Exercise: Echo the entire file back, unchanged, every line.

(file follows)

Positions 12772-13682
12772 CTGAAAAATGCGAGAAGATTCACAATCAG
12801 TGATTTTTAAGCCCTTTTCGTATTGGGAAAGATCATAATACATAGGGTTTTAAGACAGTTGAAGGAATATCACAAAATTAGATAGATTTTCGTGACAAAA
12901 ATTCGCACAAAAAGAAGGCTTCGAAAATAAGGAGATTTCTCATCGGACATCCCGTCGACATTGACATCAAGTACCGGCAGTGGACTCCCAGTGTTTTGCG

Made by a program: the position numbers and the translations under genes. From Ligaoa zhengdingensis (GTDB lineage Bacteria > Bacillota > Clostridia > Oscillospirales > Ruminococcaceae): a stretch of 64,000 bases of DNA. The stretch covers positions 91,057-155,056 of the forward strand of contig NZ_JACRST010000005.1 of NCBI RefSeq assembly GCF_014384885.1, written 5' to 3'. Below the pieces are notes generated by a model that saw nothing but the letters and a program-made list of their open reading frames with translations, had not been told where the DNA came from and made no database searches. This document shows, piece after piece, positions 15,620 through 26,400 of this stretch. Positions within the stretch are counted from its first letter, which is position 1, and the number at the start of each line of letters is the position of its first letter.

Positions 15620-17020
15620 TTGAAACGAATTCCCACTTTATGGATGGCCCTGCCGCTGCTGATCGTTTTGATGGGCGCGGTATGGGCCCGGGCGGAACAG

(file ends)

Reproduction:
Positions 12772-13682
12772 CTGAAAAATGCGAGAAGATTCACAATCAG
12801 TGATTTTTAAGCCCTTTTCGTATTGGGAAAGATCATAATACATAGGGTTTTAAGACAGTTGAAGGAATATCACAAAATTAGATAGATTTTCGTGACAAAA
12901 ATTCGCACAAAAAGAAGGCTTCGAAAATAAGGAGATTTCTCATCGGACATCCCGTCGACATTGACATCAAGTACCGGCAGTGGACTCCCAGTGTTTTGCG

Made by a program: the position numbers and the translations under genes. From Ligaoa zhengdingensis (GTDB lineage Bacteria > Bacillota > Clostridia > Oscillospirales > Ruminococcaceae): a stretch of 64,000 bases of DNA. The stretch covers positions 91,057-155,056 of the forward strand of contig NZ_JACRST010000005.1 of NCBI RefSeq assembly GCF_014384885.1, written 5' to 3'. Below the pieces are notes generated by a model that saw nothing but the letters and a program-made list of their open reading frames with translations, had not been told where the DNA came from and made no database searches. This document shows, piece after piece, positions 15,620 through 26,400 of this stretch. Positions within the stretch are counted from its first letter, which is position 1, and the number at the start of each line of letters is the position of its first letter.

Positions 15620-17020
15620 TTGAAACGAATTCCCACTTTATGGATGGCCCTGCCGCTGCTGATCGTTTTGATGGGCGCGGTATGGGCCCGGGCGGAACAG